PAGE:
top of page

Global Music Column – March

Ale Hop & Laura Robles – Agua Dulce

The cajón contains a radical history. The box-shaped percussion instrument is now commonly used in acoustic setups but it originated in 19th-century Peru as a makeshift means of enslaved people defying Spanish colonial restrictions on music. Workers would put down their wooden crates and begin using them as drums, beating out rhythms and producing dances that have since become part of folk tradition.

For Peruvian artist Ale Hop and percussionist Laura Robles, the cajón’s subversive past has been obscured by its contemporary ubiquity. On their debut album, Agua Dulce, they present nine tracks of electronically processed and deconstructed cajón rhythms, aiming to reconnect a percussive sound with its rebellious roots.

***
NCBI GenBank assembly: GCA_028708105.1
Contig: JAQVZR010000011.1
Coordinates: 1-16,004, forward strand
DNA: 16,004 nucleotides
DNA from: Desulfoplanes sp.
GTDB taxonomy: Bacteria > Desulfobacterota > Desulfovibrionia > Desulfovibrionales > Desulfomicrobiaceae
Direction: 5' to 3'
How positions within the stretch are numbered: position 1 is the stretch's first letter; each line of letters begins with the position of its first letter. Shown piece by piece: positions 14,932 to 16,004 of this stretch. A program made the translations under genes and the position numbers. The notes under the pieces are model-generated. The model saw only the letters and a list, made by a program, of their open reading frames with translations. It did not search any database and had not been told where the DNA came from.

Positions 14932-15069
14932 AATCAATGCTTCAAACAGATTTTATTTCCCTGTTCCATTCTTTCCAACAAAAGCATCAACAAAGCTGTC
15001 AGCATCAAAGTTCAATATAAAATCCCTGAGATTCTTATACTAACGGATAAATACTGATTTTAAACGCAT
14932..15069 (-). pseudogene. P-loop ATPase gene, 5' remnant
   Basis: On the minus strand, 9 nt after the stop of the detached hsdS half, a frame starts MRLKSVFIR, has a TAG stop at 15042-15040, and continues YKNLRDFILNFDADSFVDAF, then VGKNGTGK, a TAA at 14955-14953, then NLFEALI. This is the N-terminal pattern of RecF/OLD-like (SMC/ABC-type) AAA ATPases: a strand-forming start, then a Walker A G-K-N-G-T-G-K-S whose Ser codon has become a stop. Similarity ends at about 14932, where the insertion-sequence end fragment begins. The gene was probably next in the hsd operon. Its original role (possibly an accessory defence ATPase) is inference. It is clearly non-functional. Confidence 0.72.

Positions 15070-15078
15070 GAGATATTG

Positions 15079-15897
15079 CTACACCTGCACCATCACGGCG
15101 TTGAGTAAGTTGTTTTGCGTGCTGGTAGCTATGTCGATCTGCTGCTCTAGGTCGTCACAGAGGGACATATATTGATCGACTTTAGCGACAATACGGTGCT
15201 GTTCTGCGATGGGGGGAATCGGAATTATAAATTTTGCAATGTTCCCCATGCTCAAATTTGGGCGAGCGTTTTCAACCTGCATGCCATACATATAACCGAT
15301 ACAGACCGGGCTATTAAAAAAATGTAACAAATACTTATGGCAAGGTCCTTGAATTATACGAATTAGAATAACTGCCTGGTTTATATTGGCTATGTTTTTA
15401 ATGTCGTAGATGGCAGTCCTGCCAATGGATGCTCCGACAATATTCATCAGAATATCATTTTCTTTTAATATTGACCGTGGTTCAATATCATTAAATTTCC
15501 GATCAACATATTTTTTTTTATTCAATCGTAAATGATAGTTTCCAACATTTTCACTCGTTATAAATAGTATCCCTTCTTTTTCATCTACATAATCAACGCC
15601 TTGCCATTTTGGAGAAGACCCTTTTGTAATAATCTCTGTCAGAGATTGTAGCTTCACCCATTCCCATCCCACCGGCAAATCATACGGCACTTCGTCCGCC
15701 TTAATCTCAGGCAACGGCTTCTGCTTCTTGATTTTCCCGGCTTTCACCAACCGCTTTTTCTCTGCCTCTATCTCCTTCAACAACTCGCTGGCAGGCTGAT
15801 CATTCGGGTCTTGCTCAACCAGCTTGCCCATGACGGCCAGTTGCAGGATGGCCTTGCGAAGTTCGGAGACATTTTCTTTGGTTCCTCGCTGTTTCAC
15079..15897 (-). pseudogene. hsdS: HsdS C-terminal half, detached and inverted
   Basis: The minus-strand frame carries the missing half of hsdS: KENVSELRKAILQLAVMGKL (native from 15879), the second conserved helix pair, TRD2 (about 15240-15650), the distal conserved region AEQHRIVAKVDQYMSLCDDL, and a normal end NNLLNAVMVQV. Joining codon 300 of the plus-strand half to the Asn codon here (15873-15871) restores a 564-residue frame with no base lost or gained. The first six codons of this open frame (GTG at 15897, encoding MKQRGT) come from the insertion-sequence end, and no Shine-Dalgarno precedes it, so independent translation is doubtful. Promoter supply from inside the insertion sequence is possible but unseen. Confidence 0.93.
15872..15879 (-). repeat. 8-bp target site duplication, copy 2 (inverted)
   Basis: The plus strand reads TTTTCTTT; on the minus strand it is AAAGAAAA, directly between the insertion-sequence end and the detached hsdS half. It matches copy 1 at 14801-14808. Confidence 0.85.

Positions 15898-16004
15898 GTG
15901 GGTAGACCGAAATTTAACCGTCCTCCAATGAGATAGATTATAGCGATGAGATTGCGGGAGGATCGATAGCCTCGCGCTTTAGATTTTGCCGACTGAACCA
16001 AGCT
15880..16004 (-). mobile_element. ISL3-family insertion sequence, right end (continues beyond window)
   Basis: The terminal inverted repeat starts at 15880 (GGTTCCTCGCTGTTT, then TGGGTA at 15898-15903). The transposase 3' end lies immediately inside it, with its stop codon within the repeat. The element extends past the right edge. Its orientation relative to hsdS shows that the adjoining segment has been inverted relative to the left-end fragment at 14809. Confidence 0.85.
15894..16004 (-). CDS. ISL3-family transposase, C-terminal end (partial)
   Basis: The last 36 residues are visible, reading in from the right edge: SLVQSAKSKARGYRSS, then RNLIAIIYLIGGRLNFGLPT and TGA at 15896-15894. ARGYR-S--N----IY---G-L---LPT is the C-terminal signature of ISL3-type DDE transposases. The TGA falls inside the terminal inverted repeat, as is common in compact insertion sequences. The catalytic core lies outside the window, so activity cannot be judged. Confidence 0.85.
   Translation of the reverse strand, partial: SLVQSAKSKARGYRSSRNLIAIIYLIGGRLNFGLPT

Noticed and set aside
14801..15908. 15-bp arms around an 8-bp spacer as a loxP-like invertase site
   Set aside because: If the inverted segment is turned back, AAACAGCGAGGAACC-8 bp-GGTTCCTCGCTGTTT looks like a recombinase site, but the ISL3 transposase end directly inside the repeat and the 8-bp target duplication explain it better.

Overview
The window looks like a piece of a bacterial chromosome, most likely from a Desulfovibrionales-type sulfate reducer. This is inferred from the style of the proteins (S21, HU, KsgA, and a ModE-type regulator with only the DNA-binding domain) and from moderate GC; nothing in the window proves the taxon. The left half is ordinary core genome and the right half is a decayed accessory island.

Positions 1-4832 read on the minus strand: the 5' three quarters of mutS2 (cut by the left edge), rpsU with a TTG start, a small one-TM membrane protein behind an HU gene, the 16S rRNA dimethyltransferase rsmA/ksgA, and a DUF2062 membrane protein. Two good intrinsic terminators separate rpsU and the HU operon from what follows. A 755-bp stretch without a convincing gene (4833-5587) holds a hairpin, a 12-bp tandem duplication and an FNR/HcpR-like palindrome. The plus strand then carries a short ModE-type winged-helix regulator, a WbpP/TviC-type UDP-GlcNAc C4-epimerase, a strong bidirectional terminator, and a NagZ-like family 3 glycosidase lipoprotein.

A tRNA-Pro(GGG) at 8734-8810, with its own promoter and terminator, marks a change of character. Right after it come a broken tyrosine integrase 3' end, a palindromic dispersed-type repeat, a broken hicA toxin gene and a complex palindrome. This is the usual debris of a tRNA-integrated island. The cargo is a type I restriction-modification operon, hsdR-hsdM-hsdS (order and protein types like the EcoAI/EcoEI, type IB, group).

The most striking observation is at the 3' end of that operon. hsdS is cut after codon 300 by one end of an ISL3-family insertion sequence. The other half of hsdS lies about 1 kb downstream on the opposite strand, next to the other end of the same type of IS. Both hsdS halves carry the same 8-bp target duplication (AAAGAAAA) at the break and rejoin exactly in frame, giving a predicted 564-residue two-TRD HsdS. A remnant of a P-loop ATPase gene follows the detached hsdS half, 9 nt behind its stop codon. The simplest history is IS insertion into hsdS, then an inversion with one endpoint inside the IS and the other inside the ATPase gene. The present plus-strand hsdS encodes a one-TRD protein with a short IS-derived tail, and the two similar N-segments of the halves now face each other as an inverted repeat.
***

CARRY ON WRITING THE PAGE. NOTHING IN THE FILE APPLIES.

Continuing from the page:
Read the review in the Guardian.

[This piece was published on 31/03/23]

Recent Posts

See All

Dudu Tassa & Jonny Greenwood – Jarak Qaribak On their debut album, Israeli bandleader Dudu Tassa and Radiohead guitarist Jonny Greenwood fashion their own imagining of a modern Middle Eastern songbook

Bongeziwe Mabandla – amaXesha Over the past decade, South African singer-songwriter Bongeziwe Mabandla has been reimagining Xhosa folk music. His 2012 debut album, Umlilo, was a largely acoustic effor

The six years since the release of Leslie Feist’s last album, Pleasure, have been momentous ones for the Canadian singer-songwriter. She has relocated to Los Angeles, adopted a daughter and lost her f

bottom of page